illustration from the 1728 Figures de la Bible; illustrated by Gerard Hoet (1648–1733)

Passover and fitness in the same sentence! Is that even possible? Most of us who observe the Passover holiday think of it as two nights of Thanksgiving Dinner-sized meals followed by carbs, carbs and more carbs. It is possible to eat healthy during Passover, but that’s not my focus here.

The Passover holiday commemorates the departure of the Hebrews from Egyptian slavery as told in the Book of Exodus. The events described would have taken place thousands of years ago. The Haggadah–the book that contains the service for the Passover Feast (called a Seder) held on the first two nights–tells us that each of us should see ourselves as if we personally went out from Egypt. This is a tall order; many, if not most, of us have never experienced discrimination or oppression–let alone slavery. It is a challenge to try to put ourselves in the story.

The holiday is not just about the historical exodus from Egypt, though; the underlying theme is about redemption–the idea that where we are now is not where we need to be forever. The Hebrews’ situation seemed hopeless and yet, with God’s power, they were able to make their way to freedom; not only that, Egypt–the most powerful empire on the planet–was brought to its knees in the process. This sets a paradigm for us in the world and in our personal lives. The world we live in, with all of its problems, need not remain as it is; we can make it better–redeem it as it were. On a personal level, who we are today does not define who we will be tomorrow; we are always capable of becoming more and better than we are now.

Which brings me to Fitness and Passover…

Many folks look at their own personal fitness and say, “well, this is how I am.” “I’ll always be fat.” “I can never get in shape.” This outlook becomes even more rigid as we age. All the research on fitness, however, points in the opposite direction. Embarking on an exercise and/or diet program at any age is beneficial; we are always capable of improving our health. The prevailing notion was always that as we age there are certain functions that we must inevitably lose; study after study shows that we can maintain and even improve our muscle mass, cardiovascular health, endurance and reaction time–or at the very least slow the progression of their weakening. We all know individuals who were sick and frail who, after a period of rehab, were back to “normal” or even stronger than before their illness or injury. We know that we can transcend the situation in which we find ourselves; we can get better. The lessons of Passover echo this idea; they teach us that we are always capable of redemption. Although there are chronic diseases and conditions like cancer that we may not be able to overcome, we still have greater control over our fitness destiny than we may have thought in the past.

Another connection has to do with the idea of freedom which underpins the Passover story. The Hebrews were not liberated from Egypt simply so they could run around in the wilderness without a care in the world; the exodus had a purpose. The Israelites were forced to serve Pharaoh, which meant that they could not serve God. How could they focus on their connection to the divine when every day was a struggle to stay alive? The purpose of the Hebrews’ liberation was to allow them to serve God and follow the Lord’s commandments that they would receive soon afterwards at Mt. Sinai. The Israelites were made free in order to serve; it sounds oxymoronic, but it is a profound idea.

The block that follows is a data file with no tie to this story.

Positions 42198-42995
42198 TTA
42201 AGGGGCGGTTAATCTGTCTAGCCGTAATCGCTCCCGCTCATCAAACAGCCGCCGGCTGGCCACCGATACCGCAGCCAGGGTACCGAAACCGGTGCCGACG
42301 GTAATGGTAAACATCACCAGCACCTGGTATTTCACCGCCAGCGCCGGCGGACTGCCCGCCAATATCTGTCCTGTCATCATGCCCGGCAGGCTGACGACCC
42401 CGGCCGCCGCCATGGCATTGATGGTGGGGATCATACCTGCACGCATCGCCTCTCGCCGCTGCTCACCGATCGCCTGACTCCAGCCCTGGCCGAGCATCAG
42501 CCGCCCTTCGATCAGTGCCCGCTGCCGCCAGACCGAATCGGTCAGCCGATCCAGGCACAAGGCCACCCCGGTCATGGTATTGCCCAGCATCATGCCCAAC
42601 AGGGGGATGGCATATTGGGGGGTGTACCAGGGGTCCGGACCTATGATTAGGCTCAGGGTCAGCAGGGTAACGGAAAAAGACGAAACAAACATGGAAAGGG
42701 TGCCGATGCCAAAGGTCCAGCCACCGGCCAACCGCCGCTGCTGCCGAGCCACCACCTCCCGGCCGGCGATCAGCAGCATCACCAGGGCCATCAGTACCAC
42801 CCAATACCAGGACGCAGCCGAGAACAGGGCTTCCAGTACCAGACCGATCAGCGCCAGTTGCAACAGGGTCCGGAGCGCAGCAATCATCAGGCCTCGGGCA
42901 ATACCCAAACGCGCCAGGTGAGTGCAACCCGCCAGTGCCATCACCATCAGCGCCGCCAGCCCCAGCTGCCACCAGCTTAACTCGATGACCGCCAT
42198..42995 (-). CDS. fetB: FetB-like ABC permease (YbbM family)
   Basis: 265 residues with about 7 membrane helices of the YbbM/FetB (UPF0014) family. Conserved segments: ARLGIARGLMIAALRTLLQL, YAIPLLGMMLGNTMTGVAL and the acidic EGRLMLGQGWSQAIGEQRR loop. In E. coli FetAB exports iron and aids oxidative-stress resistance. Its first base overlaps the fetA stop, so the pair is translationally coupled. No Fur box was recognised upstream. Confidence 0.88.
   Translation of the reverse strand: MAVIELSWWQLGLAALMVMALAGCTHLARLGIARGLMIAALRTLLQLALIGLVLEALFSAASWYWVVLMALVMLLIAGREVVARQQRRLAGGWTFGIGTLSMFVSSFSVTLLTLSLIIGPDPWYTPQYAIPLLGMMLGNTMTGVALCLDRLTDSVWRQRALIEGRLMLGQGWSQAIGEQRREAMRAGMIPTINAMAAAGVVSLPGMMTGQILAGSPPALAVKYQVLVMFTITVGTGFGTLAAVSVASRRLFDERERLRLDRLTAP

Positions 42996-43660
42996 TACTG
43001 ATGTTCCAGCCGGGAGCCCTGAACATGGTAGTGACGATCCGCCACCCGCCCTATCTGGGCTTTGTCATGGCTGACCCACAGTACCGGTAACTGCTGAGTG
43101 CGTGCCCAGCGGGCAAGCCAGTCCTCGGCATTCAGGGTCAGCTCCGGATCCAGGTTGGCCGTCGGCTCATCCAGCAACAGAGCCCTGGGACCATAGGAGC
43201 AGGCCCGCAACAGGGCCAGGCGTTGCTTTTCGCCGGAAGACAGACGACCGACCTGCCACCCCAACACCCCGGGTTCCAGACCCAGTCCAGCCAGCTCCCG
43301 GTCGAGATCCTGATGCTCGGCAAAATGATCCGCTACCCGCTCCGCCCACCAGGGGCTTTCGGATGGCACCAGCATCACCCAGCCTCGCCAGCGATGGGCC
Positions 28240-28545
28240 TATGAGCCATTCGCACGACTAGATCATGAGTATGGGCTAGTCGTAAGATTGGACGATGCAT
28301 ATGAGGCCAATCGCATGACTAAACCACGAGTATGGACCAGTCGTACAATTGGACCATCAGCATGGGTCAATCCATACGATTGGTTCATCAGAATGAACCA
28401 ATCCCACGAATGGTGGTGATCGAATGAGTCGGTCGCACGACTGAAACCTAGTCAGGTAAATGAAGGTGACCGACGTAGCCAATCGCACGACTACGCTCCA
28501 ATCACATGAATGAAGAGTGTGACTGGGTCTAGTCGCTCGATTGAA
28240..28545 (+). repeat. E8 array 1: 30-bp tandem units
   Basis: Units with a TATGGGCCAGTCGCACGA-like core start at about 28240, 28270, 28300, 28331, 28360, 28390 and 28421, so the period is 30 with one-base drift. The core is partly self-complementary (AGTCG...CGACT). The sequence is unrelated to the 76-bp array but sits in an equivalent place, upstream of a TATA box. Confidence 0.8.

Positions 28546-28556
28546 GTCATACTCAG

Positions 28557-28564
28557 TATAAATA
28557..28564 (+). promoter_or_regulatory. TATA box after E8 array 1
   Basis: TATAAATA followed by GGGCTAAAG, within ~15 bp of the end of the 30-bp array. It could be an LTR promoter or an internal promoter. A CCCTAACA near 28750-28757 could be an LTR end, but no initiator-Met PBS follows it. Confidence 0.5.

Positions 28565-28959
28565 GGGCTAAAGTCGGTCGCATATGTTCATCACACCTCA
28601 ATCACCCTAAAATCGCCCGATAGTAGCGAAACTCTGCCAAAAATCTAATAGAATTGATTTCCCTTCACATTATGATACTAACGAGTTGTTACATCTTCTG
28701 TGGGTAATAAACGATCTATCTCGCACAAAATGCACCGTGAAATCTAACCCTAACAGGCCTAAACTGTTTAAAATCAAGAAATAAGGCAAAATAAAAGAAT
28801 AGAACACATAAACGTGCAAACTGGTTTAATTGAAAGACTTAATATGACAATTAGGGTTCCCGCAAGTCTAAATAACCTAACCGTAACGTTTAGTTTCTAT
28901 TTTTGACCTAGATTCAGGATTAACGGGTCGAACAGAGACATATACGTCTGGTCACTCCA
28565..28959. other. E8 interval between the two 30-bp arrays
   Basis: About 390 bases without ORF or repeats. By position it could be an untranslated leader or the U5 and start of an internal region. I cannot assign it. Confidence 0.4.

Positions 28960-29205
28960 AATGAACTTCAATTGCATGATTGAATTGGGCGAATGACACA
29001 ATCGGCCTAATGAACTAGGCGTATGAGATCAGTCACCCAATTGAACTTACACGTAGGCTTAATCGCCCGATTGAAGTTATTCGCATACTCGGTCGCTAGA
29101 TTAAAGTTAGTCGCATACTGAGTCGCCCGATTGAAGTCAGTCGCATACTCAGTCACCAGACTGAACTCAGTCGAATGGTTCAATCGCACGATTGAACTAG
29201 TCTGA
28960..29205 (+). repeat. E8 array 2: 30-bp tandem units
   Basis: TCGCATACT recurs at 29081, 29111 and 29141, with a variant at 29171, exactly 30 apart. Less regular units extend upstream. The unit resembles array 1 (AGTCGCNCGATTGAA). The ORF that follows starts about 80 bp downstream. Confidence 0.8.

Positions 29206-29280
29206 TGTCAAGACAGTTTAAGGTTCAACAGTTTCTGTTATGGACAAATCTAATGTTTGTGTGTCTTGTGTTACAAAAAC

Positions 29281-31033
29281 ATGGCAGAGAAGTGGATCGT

Likewise, watching what we eat, exercising, and taking care of ourselves is for most of us not an end unto itself. We take care of ourselves so that we are able to do the things we want to do longer, more efficiently and more easily. We build strength and endurance in order to carry out the tasks of our lives. What are those tasks? Certainly much of our lives are taken up with grocery shopping, paying the bills, working, studying, folding fitted sheets (!), etc., and we need to be healthy enough to do that–but most of us look for a deeper purpose to our existence. If, in fact, one of our duties as human beings is to partner with God and our fellow humans in making the world a better place (redeeming it), we cannot do so if we are frail, weak, tired and out of shape. Ideally, we maintain and strengthen our bodies–which are vessels given to us by God–to be able to carry out our mission in the world (however you define that for yourself).

The work of redemption is not easy. It is slow, laborious and often frustrating–kind of like some of our workouts. Jewish tradition teaches us that it is not our obligation to finish the work, but neither are we at liberty to excuse ourselves from the work of redemption. One of the ways that we can ensure that we are up to the task is to prepare ourselves spiritually AND physically. We are capable of changing the world for the better…but not if we don’t first change ourselves for the better–in spirit and in body.

Chag Sameach! Best wishes for a happy and fit Passover holiday!